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Victorian Resources Online

Mount Greenock

This information has been obtained from the report: Eruption Points of the Newer Volcanic Province of Victoria by Neville Rosengren. This report was published in 1994 and was prepared for the National Trust of Australia (Victoria) and the Geological Society of Australia (Victorian Division). The review of eruption points was based on an earlier unpublished manuscript Catalogue of the post-Miocene volcanoes of Victoria compiled by O P Singleton and E B Joyce (Geology Department, University of Melbourne 1970).

Geological heritage sites, including sites of geomorphological interest and volcanic heritage sites, are under regular revision by the Geological Society of Australia, especially in the assessment of significance and value. Reference should be made to the most recent reports. See the Earth Science Heritage (external link) section of the Geological Society of Australia website for details of geological heritage reports, and a bibliography.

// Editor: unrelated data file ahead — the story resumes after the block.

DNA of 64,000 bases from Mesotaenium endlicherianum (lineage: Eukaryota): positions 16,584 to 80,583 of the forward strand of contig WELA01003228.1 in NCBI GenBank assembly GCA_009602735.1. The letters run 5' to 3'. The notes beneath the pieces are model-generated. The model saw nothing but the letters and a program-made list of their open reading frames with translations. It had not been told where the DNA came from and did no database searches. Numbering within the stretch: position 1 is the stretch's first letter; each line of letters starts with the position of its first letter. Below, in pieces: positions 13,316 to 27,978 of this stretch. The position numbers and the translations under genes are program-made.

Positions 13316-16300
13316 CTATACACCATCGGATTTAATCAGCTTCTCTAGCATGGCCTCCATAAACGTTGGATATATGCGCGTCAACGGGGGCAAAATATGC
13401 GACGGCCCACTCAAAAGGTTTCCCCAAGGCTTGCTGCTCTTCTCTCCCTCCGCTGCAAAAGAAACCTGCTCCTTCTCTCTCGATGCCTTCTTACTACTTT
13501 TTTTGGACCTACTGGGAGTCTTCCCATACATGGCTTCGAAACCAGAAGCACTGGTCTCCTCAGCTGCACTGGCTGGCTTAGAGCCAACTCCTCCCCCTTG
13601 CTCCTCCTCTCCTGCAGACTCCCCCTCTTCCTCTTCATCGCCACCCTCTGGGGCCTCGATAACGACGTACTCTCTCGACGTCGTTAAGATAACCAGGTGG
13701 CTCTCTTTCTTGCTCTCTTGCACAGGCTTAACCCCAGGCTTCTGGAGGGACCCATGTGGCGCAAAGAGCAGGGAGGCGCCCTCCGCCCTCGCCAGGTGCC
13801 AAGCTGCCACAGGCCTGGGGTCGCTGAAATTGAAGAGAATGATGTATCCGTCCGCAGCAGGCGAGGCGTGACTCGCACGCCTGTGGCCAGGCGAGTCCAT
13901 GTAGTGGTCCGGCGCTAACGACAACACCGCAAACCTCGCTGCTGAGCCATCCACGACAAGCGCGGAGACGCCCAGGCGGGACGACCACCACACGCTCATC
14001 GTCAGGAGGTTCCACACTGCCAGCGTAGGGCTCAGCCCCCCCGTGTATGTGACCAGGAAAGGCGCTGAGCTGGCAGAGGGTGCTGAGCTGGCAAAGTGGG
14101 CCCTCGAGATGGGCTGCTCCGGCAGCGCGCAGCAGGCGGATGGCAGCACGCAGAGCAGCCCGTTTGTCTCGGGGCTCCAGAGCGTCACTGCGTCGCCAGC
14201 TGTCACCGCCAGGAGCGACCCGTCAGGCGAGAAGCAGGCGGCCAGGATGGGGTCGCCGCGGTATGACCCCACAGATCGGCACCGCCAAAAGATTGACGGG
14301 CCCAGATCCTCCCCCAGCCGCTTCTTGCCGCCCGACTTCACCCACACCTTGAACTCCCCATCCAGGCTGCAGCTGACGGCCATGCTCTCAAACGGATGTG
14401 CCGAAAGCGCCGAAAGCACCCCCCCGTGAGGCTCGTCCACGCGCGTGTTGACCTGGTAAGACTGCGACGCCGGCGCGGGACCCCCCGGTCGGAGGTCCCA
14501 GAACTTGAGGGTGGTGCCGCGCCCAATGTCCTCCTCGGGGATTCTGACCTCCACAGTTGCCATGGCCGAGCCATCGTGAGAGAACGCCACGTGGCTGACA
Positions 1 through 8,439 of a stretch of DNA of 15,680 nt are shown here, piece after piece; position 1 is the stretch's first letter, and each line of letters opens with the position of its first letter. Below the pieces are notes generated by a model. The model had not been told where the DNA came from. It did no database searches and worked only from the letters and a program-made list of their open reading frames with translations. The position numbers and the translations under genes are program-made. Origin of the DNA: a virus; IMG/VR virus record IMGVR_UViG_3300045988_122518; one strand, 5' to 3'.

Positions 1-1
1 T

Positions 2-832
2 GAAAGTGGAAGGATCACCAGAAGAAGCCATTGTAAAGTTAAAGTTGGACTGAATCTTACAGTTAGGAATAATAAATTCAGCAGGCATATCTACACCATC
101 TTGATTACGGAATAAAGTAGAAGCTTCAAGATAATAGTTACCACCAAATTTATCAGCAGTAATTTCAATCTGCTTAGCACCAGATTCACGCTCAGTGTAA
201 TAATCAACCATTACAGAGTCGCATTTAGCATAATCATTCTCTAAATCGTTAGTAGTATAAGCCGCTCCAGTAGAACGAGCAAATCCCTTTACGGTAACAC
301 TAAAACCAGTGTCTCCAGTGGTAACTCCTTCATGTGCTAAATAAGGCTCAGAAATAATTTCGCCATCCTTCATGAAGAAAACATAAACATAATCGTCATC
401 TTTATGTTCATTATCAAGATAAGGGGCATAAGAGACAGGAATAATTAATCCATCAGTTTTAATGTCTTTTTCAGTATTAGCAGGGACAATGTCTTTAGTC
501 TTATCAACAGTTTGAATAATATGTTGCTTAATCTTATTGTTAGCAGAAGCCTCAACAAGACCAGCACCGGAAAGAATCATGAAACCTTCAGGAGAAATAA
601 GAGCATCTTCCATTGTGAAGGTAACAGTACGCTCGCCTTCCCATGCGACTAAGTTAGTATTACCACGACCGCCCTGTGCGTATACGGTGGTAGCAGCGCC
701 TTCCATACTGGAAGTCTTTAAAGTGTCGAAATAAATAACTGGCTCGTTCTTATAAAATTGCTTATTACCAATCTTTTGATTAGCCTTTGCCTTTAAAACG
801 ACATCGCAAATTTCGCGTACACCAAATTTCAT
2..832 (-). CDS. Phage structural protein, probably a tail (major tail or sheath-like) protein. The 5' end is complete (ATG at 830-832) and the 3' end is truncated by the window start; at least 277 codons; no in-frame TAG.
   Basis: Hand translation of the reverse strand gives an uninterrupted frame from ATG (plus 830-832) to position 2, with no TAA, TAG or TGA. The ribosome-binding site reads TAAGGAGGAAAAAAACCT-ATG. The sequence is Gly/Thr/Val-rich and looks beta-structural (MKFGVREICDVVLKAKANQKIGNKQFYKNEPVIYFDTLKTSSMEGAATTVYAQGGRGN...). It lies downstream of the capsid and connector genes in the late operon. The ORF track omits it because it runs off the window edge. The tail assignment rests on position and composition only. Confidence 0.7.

37 12 04S 143 43 42E (external link); 7623-4-2 (Talbot) 419791. 3 km SE of Talbot. Mount Greenock Road.
Photo: Mt Greenoch Eruption Point
Mt Greenoch (January 2004)
Photo: A Fadersen

Talbot and Clunes.

Much of the area is public land in grazing lease. Private land at base, outcrop of lava and scoria.

Type 9:

Composite cone of scoria overlying lava flows.

This is a tall scoria cone with a broad shallow crater open to the northwest. In the crater are blocks and bombs of scoriaceous basalt. Long lava flows extend both north and south from the cone. The flow to the north has been eroded by McCallum Creek which is a lateral stream. On the eastern base of the cone, the stream valley exposes a lava flow and underlying sedimentary rocks. The lava flow and the scoria cone overlie the Greenock lead (a buried valley with auriferous gravels). A line of mine tailing and abandoned mining relics occur on the margins of the lava flow.

390+ m; 105 m.


This is an outstanding example of a volcano and lava flow associated with a deep lead. It is one of the few large scoria cones on public land and contains abundant outcrop and morphological evidence of its volcanic origin. It has the potential for extensive educational use in earth and social science study.

EP Mt Greenock
Mt Greenock
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